Research on COVID-19 Continues

Mina Cowles, Reporter

The recent coronavirus also known as 2019-nCoV is a virus that has caused an outbreak in Wuhan, China and at least two dozen other countries. 

China’s total infected toll reached 42,638 as of Feb. 10, with 1,016 deaths, according to the National Health Commission. The U.S. is currently preparing for its own outbreak of this virus.

“Right now we’re aggressively intervening to contain introduction into the U.S.,” said Dr. Nancy Messonnier, Director of Immunization and Respiratory Diseases at the national Center for Disease Control and Prevention (CDC). “If community spread in the U.S.  is established, we’ll implement broader measures to mitigate the impact of the virus on our communities.”

The 2019-nCoV is a virus that causes a variety of respiratory illnesses in people. The source is currently being researched and has been recently connected to pangolins due to a 99 % DNA match. 

“This is an extremely interesting observation,” Edward Holmes, an evolutionary virologist at the University of Sydney in Australia, told Nature. “Although we need to see more details, it does make sense as there are now some other data emerging that pangolins carry viruses that are closely related to 2019-nCoV.” 

Recently, the illness has been spreading from person to person but it is unclear how contagious the illness is. Although, it is usually thought to occur through coughing and sneezing with symptoms including fever, cough, and shortness of breath, all of which are common symptoms of the flu and cold. The CDC believes that people can see symptoms occur 2-14 days after initial contact with the virus.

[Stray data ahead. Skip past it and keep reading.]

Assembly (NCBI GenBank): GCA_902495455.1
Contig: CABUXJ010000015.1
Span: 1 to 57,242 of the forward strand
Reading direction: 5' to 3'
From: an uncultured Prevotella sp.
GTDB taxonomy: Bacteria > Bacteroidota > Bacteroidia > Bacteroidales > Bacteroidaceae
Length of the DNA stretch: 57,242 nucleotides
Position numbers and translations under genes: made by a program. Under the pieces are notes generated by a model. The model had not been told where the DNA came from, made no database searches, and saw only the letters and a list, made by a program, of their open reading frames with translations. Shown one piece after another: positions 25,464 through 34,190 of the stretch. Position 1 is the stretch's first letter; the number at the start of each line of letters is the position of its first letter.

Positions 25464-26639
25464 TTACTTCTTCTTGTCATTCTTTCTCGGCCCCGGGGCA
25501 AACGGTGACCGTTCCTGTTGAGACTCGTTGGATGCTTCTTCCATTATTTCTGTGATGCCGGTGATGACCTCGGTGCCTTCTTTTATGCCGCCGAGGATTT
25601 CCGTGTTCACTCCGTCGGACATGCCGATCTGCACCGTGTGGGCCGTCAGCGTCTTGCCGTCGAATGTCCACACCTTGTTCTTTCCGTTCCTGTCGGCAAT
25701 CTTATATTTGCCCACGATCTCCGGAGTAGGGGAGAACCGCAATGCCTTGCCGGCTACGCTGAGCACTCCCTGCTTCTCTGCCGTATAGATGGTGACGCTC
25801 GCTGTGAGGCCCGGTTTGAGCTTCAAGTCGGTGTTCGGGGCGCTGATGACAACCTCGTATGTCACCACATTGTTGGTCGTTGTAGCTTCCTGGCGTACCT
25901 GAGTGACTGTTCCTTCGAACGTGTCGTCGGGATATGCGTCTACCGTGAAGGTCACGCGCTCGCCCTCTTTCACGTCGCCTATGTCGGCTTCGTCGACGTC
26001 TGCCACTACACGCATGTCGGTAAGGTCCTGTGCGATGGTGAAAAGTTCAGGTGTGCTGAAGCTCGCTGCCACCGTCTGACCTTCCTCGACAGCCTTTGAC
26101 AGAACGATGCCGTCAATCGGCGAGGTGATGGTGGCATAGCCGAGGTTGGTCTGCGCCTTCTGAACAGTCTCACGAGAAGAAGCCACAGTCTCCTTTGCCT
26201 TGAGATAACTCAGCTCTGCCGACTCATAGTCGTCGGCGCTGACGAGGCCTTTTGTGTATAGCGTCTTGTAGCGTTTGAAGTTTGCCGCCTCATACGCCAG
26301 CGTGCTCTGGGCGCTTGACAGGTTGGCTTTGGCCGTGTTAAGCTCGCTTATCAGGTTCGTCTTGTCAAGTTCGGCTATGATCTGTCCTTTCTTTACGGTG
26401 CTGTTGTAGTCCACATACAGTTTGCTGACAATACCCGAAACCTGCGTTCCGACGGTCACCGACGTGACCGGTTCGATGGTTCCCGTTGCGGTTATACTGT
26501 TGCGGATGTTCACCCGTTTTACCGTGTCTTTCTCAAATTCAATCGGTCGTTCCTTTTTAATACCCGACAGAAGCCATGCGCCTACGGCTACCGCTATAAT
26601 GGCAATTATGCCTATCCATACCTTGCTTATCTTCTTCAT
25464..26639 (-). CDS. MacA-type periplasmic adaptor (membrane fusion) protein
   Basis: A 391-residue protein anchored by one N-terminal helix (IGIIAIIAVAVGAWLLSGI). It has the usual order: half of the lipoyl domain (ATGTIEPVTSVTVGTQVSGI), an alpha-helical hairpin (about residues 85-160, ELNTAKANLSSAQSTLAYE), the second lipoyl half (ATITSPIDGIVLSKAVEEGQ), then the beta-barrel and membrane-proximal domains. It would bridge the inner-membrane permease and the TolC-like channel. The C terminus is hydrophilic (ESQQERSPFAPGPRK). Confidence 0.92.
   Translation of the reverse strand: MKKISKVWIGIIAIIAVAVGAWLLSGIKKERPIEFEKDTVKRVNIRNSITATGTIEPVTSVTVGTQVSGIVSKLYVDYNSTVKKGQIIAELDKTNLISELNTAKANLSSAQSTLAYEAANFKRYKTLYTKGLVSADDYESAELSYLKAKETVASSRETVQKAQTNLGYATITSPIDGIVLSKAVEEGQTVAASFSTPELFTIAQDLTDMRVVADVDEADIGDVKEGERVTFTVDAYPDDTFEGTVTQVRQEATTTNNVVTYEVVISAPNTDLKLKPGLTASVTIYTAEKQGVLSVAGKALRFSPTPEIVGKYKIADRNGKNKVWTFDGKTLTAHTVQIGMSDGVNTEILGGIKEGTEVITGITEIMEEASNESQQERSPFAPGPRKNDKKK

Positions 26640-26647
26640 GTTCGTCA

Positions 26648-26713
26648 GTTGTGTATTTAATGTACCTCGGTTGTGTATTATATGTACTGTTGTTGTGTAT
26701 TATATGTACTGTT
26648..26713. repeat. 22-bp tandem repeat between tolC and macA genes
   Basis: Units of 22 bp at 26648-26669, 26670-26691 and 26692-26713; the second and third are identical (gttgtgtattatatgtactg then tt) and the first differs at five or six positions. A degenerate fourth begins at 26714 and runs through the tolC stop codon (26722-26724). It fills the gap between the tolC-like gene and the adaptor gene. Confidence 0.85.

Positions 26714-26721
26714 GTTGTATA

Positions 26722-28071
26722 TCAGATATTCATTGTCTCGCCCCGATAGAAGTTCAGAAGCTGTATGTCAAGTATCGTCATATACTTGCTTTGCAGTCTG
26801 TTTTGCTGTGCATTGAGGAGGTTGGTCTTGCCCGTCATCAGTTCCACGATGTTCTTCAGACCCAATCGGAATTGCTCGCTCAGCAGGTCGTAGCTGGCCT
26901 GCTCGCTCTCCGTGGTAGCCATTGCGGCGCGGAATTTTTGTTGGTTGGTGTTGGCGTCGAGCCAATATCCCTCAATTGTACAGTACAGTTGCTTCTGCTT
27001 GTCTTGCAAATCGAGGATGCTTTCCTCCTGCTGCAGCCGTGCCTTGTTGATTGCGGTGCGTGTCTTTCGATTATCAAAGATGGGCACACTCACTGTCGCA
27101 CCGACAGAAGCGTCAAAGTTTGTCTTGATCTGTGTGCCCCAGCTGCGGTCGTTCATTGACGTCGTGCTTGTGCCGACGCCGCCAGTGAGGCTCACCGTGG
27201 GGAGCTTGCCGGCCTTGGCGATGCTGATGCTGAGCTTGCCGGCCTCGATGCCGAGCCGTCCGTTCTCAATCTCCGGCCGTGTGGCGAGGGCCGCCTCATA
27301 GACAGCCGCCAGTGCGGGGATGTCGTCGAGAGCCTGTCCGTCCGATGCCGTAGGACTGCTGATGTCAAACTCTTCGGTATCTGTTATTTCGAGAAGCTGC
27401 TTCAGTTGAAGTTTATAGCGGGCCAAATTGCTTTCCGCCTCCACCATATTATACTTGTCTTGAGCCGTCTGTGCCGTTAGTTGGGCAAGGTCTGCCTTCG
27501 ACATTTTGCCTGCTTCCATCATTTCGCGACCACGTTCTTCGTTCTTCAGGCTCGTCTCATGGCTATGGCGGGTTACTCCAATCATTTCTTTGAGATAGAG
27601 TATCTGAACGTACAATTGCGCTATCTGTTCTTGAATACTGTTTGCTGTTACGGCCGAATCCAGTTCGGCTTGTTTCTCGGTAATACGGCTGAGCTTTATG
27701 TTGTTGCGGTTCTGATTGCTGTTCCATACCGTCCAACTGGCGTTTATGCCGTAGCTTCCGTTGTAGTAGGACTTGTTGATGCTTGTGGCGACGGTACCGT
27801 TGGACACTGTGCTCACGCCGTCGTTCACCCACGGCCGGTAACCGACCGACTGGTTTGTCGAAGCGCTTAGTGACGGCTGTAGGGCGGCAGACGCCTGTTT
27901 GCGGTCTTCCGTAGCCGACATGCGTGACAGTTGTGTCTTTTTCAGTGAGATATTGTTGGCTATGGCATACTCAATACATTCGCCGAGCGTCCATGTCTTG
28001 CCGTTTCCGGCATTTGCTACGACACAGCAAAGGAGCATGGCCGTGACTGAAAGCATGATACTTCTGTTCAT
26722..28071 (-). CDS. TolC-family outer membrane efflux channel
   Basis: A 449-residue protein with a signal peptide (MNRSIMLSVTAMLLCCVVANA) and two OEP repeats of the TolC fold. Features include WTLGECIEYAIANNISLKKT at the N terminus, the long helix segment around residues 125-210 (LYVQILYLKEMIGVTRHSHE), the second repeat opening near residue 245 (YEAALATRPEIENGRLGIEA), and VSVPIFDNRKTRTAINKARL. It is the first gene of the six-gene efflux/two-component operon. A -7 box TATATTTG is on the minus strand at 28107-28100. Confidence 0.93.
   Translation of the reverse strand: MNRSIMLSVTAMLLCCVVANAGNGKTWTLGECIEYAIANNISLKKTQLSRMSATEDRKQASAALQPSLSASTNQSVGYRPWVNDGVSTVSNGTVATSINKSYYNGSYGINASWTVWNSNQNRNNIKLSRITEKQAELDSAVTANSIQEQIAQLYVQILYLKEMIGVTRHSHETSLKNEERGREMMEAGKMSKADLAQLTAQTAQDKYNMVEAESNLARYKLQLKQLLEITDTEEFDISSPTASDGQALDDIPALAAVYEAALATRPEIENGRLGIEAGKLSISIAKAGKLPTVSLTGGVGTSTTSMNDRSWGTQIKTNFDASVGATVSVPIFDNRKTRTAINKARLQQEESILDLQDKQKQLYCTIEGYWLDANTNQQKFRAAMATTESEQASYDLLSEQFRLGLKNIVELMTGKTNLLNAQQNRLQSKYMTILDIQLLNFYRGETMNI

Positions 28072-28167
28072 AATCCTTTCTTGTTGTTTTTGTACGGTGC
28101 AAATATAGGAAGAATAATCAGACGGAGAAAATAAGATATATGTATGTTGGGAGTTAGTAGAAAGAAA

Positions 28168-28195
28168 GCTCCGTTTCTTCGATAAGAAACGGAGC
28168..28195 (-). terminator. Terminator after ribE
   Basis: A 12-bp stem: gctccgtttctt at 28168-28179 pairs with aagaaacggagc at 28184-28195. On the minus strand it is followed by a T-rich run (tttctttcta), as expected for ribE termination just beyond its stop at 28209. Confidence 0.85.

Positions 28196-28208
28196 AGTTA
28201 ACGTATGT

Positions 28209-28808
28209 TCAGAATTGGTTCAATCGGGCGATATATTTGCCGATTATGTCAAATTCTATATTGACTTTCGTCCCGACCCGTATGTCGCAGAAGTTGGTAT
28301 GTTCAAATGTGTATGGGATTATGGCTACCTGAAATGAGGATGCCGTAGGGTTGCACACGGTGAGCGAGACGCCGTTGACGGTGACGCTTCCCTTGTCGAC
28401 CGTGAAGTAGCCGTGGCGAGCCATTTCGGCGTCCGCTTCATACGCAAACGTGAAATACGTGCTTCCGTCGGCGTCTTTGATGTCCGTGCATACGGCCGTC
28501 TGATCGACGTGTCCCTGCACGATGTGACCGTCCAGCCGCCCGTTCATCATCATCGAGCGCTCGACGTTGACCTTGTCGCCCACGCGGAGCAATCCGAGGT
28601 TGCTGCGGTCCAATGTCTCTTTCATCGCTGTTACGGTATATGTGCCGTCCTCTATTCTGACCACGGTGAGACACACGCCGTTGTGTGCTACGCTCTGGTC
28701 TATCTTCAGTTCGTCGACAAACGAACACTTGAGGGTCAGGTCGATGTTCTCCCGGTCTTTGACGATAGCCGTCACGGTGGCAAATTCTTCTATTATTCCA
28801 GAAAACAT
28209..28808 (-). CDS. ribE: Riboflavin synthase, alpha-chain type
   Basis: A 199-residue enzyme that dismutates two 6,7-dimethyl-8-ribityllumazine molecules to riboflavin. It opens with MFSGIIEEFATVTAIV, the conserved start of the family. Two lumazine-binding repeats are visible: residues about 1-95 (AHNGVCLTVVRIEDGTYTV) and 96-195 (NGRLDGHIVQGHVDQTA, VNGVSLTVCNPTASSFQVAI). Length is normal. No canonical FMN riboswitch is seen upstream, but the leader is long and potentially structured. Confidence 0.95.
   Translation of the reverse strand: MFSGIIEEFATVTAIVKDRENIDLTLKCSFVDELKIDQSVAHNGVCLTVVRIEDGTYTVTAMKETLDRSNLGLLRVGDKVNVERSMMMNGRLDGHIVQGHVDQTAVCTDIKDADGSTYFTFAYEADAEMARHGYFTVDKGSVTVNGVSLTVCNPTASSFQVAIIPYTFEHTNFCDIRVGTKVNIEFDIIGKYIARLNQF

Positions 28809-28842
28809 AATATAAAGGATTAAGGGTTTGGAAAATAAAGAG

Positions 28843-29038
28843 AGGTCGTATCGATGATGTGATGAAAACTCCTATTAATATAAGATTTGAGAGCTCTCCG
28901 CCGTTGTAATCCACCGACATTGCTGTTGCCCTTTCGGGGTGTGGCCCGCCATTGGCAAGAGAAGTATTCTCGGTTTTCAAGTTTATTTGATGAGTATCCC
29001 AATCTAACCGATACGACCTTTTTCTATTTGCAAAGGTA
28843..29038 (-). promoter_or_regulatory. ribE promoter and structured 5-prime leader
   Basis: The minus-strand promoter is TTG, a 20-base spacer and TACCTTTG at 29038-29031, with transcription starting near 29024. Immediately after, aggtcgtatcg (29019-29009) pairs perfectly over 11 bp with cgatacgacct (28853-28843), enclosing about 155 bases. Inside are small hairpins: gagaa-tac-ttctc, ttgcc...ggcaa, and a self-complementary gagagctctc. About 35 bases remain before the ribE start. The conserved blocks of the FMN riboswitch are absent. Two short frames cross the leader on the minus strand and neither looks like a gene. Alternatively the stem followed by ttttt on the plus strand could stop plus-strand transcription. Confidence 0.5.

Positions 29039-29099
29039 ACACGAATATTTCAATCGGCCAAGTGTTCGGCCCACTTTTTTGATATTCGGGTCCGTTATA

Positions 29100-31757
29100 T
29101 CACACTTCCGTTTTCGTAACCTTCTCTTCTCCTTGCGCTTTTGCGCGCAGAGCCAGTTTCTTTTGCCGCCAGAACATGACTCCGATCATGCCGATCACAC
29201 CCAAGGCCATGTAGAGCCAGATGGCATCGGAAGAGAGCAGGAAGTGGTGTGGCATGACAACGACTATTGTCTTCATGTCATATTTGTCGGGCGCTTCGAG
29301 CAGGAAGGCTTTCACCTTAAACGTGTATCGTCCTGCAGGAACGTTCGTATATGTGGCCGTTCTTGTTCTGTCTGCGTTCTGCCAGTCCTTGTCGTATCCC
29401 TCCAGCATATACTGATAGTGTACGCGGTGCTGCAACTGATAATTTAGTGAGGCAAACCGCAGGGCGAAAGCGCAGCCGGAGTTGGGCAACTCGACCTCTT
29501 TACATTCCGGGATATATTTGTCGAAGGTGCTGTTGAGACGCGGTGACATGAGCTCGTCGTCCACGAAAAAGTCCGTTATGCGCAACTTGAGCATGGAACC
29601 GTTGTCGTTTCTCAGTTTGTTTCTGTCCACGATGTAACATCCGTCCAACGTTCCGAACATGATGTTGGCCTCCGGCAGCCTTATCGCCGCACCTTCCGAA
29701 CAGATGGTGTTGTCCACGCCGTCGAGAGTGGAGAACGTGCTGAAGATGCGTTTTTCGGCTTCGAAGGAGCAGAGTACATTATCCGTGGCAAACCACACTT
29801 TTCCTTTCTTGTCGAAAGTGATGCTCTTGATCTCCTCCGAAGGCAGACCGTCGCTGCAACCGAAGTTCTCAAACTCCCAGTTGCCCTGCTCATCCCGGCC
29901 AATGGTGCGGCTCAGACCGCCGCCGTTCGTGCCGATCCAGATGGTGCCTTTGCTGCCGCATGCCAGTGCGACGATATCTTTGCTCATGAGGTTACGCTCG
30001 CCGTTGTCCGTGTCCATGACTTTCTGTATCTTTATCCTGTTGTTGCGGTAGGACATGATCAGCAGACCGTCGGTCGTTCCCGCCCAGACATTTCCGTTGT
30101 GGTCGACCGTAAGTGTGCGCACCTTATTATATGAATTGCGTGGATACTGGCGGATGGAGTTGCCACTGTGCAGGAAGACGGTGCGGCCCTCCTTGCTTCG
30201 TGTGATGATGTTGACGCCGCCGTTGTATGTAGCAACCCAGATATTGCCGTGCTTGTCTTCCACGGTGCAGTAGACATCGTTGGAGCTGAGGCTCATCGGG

“This looks to be a bad, heightened cold — I think that’s a rational way of thinking about it,” Matthew Frieman, a virologist at the University of Maryland School of Medicine said to the Washington Post. “Not to diminish its importance — it’s in the middle between SARS (severe acute respiratory syndrome) and the common cold.”

Though the number of those affected in China has been rapidly increasing, the outbreak has not been labeled a pandemic.

“The real issue here is whether we’re seeing efficient community transmission outside of China. At the present time, we’re not observing that,” said Dr. Michael Ryan, executive director of the World Health Organization’s (WHO) Health Emergencies Programme. “Therefore, I think we have to be very, very careful not to drive fear in the world right now, and be very cautious in using the words you have used.”

The United States has been preparing for an outbreak of this coronavirus but has been more focused on containing those already affected and preventing it from entering the country.

“More than 800 people are working on this response at the CDC alone including nearly 200 people working at the airports, department of defense bases and in states assisting their investigations,” Messonnier said.

With testing on the virus still occurring and much still unknown about the virus, research is still ongoing.

“This outbreak could still go in any direction,” said WHO director-general, Dr. Tedros Adhanom Ghebreyesus.